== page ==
My ’91 BMW 318i e30 arrived with a partially completed 24 valve M50 swap. One of the problems with the 24 valve motors is that the intake manifold does not clear the factory brake booster which leaves about three common options:
- (Re)Drill or slot the firewall to move the factory brake booster over about 3/4″. This is not recommended as the linkage can bind.
- Fit an e30 325iX or e32 735i “double” brake booster (they’re basically the same) and use the appropriate master cylinder. This option is supposed to provide additional brake assist and the booster does not need to be modified. However, the booster is a good deal deeper which requires that the brake lines be bent to fit and it requires that a remote mount fluid reservoir be used so that the master cylinder will clear the throttle body.
- Fit a Porsche 944 brake booster and use the factory master cylinder. Of course, the booster needs to be modified to fit the e30 and the degree of modification varies depending on if the booster was made by Girling or ATE. I already covered the Girling booster here.
The previous owner of the ’91 opted for option two, and indeed an e32 brake booster & master cylinder were mounted in the engine bay. I did not like this setup to begin with as the booster rubbed against my throttle cable & caused it to bind. Additionally, the master cylinder sat so close to the throttle body that it made it hard to work on the engine and the remote reservoir give the engine bay a clean, factory appearance in my opinion. The straw (or two ton weight as it were) that broke the camel’s back came when I fired the engine up; I had a massive vacuum leak that turned out to be the brake booster itself. Rather than replace the e32 booster with another e32 booster, I opted to buy a factory ’91 318i master cylinder and reservoir, and a “low miles” 944 booster.
I was in a time crunch so I purchased this booster on an enthusiast forum rather than pull
it myself. The seller did not post pictures, but informed me that the booster held a good vacuum and actually came out of a 944 with “85k miles.” Sound good! Imagine my surprise when this rusty thing showed up, complete with a missing stud.
No matter, I’ll clean it up. First step – remove the barely attached sticker and protect the inside of the booster from debris. Next step – wire brush, then sand, all the loose rust off!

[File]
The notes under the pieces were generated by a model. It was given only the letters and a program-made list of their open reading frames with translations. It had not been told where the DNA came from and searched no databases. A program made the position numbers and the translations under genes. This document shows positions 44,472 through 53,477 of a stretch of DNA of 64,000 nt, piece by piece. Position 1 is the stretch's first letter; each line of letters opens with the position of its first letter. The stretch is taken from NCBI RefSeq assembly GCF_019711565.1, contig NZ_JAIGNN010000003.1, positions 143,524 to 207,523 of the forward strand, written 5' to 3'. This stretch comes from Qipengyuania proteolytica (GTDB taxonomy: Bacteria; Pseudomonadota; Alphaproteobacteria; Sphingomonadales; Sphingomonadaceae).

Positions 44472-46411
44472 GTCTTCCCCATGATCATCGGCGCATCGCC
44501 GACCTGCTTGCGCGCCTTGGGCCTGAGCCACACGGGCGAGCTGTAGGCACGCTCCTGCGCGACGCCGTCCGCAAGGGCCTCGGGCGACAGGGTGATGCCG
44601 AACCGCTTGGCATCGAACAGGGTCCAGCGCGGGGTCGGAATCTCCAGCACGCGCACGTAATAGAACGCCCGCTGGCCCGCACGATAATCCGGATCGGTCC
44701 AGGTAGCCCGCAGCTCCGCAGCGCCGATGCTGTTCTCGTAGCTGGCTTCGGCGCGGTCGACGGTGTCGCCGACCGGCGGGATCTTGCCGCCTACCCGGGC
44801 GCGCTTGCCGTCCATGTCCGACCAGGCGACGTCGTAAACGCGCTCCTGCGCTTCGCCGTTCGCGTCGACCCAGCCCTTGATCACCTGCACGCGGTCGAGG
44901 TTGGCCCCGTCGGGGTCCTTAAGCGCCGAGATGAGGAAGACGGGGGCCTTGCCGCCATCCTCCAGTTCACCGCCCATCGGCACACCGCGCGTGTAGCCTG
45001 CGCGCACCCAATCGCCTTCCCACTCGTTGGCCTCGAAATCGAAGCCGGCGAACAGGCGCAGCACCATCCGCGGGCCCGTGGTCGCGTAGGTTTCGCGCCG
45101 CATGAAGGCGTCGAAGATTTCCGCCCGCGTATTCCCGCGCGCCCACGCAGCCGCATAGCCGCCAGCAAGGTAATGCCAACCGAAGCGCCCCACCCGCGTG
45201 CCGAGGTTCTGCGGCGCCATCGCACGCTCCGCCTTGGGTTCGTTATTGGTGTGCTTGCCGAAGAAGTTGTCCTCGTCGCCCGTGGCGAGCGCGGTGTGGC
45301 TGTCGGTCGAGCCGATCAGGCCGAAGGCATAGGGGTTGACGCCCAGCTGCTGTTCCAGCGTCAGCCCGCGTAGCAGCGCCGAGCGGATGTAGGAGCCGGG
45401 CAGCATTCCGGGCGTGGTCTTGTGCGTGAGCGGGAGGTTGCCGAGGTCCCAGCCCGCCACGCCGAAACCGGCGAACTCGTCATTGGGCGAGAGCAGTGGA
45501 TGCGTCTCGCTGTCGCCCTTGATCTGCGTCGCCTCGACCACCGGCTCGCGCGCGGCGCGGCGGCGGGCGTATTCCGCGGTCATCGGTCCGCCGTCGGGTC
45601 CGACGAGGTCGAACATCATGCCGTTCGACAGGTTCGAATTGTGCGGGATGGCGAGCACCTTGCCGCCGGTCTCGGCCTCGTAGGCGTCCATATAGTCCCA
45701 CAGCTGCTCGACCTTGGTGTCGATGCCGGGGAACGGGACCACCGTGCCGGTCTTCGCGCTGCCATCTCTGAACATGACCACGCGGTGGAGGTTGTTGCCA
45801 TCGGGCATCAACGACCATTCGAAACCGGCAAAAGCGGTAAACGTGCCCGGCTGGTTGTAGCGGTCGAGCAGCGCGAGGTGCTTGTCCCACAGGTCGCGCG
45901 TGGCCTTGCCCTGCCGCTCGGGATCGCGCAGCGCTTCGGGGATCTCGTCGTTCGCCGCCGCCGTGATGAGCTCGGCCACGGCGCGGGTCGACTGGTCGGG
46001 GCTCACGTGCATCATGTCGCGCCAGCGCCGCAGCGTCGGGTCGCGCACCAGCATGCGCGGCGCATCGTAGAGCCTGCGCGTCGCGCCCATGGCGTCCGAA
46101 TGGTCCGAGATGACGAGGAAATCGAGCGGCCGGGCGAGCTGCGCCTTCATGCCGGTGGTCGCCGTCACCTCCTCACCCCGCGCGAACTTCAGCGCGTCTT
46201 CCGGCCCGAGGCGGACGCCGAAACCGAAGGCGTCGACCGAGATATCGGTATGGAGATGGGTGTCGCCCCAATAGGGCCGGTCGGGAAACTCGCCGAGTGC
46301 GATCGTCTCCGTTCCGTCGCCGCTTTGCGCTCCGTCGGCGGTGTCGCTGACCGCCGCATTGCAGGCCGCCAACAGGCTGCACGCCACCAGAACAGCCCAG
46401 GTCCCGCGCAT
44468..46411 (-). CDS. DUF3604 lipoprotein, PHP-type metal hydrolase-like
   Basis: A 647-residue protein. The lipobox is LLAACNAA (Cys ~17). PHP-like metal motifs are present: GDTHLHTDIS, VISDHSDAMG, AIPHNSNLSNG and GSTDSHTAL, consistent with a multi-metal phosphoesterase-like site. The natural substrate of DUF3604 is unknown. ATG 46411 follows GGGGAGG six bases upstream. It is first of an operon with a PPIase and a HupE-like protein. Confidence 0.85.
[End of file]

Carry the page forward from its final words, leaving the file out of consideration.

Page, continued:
Then add a couple coats of primer. This is just cheap 97 cents-a-can primer from walmart.
Follow up with real paint. I used Rust-Oleum Satin Enamels Black that is supposed to help prevent rust. Truthfully, I used what was around the house but I’m very impressed with how the paint turned out!
And here’s the finished product. I think it came out great! And I was even in a rush – it was getting late and rain was coming in the next day, meaning that this booster was slated to be installed before I’d have another chance to paint.
Now that the booster looked respectable, some more work had to be done before fitting it to the e30. On the ATE, the modifications are simple – extend the 10×1.5mm threads (using a die like this) and chop off the excess rod so that it matches the factory e30 booster. Also remove that bowl Porsche bolts on their boosters – it’s not needed on the e30.
Here’s the factory threads on the ATE booster. Note that the rod is smaller in diameter than the Girling version.
The threads need to be extended to near the boot.
I use a Craftsman die that requires a tap & die to use. If you already have the handle, you can save money buy buying this 10×1.5mm die instead. Make sure to use some sort of lubricant, like automatic transmission fluid (ATF), and run the die down the threads.
I use Vise Grips with the end in a vise to the hold the booster’s rod in place. You do not want to turn the rod on the booster a lot as it can rip the internal diaphragm and destroy the booster. After you are done threading, measure the factory e30 booster rod, transfer the measurement to the 944 booster rod, and cut the rod to length using a hacksaw or angle grinder. You are now ready to transfer over the e30 clevis & install the booster!
And there’s my installed 944 booster. Finally, I leave you with a shot of all three boosters.
From left to right – factory 1985 325e brake booster, e32 735i brake “double” brake booster, and the Porsche 944 ATE brake booster.